St. Norbert College survey shows Gov. Walker ahead in the polls

Published 04/09 2014 05:14PM

Updated 04/09 2014 06:11PM

DE PERE, Wis. (WFRV)-- Gov. Scott Walker is ahead in the latest political survey by St. Norbert College and Wisconsin Public Radio.

When asked if the election were held today, who would they vote for, 55-percent said Walker and 40-percent said they would vote for Democratic Challenger Mary Burke.

There is a +/- 5-precent margin of error.

Dr. Wendy Scattergood, a Political Professor at St. Norbert's College who conducted the survey,  said, “It’s going to be difficult for any challenger when you have an incumbent because particularly those that are less politically aware, they tend to side with the incumbent because they know more about that person and they feel more sure about that person.”

400 people participated in the survey.

37-percent identified themselves as Republican and 32-percent said they were Democrats. 

Not all of the people who participated were registered voters.

These numbers show independent voters will play a key factor in the election.

“What you’re seeing is the public is becoming a little more comfortable with his records because they’re not remembering or reflecting more directly on some of the things they might have animated them in a way to dislike him," said Jacobs.

When asked whether they felt financially better off than they were a year ago.  40-percent said they were.  32-percent said they were worse off and 27-percent said they weren’t sure.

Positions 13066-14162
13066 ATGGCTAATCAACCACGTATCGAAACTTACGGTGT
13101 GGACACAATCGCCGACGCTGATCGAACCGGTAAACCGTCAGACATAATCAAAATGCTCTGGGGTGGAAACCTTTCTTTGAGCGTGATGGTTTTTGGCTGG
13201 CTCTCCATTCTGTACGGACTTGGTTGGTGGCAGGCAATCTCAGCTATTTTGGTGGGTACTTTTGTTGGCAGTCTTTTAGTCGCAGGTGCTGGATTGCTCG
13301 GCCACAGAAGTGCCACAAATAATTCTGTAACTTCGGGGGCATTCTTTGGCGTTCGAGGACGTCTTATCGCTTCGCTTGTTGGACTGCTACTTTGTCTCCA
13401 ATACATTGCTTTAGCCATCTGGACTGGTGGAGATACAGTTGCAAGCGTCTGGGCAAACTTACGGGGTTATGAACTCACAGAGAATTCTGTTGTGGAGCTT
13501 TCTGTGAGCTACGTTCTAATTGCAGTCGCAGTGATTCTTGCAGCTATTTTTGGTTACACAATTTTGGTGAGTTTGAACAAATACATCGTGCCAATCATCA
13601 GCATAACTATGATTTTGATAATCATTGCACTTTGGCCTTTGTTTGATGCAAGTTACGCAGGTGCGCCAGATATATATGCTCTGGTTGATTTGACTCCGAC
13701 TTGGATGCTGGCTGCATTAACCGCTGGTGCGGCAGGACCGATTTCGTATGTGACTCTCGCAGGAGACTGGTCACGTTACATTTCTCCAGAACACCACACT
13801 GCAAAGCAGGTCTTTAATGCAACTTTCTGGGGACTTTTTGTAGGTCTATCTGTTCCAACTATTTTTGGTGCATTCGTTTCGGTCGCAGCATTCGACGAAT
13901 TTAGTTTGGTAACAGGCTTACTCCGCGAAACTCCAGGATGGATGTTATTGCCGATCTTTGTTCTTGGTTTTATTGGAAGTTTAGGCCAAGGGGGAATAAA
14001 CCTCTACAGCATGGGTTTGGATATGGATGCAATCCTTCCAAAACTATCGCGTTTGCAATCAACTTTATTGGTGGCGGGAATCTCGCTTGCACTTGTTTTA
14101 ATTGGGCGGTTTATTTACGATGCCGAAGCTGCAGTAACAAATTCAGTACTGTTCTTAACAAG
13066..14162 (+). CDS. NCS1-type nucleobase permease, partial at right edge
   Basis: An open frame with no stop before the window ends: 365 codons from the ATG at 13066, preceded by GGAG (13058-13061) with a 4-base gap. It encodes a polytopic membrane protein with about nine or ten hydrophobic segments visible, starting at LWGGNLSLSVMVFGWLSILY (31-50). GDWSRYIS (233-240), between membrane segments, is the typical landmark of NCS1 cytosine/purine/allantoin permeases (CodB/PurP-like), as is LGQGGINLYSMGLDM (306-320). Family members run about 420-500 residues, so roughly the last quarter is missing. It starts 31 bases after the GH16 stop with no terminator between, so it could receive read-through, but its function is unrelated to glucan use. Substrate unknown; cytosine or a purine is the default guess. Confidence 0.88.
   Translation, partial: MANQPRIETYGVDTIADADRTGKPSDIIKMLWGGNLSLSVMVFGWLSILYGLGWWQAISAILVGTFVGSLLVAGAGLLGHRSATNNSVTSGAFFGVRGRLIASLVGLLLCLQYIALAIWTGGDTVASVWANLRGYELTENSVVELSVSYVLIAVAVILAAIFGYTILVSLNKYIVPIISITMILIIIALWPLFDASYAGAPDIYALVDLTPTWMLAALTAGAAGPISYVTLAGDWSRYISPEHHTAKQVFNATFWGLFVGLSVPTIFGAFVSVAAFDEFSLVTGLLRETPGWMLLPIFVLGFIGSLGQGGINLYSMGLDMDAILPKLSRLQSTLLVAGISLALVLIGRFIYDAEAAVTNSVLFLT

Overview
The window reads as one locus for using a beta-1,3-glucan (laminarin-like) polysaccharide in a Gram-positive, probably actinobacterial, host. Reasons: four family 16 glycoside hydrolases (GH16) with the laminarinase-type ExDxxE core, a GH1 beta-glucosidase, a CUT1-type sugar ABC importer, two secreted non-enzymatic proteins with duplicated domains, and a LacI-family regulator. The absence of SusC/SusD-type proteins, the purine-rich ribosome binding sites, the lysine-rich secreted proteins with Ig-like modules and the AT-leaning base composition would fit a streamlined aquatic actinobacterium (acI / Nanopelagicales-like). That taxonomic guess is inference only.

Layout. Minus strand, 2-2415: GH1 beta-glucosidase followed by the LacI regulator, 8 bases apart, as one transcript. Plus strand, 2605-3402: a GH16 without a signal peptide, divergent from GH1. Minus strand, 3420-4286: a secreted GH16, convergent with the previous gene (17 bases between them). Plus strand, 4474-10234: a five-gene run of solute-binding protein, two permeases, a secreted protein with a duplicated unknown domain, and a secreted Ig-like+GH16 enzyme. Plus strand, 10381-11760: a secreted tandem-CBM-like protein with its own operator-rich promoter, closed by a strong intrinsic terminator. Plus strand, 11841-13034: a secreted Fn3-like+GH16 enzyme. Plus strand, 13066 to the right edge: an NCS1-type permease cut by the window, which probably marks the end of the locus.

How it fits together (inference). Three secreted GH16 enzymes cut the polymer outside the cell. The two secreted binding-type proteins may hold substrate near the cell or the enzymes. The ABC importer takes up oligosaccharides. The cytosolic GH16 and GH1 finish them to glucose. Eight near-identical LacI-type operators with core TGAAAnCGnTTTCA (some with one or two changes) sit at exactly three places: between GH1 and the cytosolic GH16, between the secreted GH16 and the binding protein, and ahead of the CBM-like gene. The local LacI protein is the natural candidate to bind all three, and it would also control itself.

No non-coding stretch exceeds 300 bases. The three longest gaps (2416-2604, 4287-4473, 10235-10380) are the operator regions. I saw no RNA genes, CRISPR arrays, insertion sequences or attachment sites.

“If the news is that the economy is improving and people are confident then that favors the incumbent," said Dr. Scattergood.

“Obviously something has made the public think that we’re affective in what we’re doing in the state even though when you reflect on the economy and jobs data it seems like they’re still worried if unemployment will continue to go up," said Jacobs.

Gov. Walker’s campaign told Local 5 News, "Under Governor Walker's leadership, Wisconsin has created over 100,000 jobs and nearly 17,000 new businesses, turned a $3.6 billion deficit into a $911 million surplus, and cut taxes by $2 billion. We're confident voters want to continue moving Wisconsin forward and have no desire to return to the failed policies of the past."

Mary Burke's campaign declined to comment.

A spokesperson for the campaign said, "This is in no way, shape, or form a credible public opinion poll."

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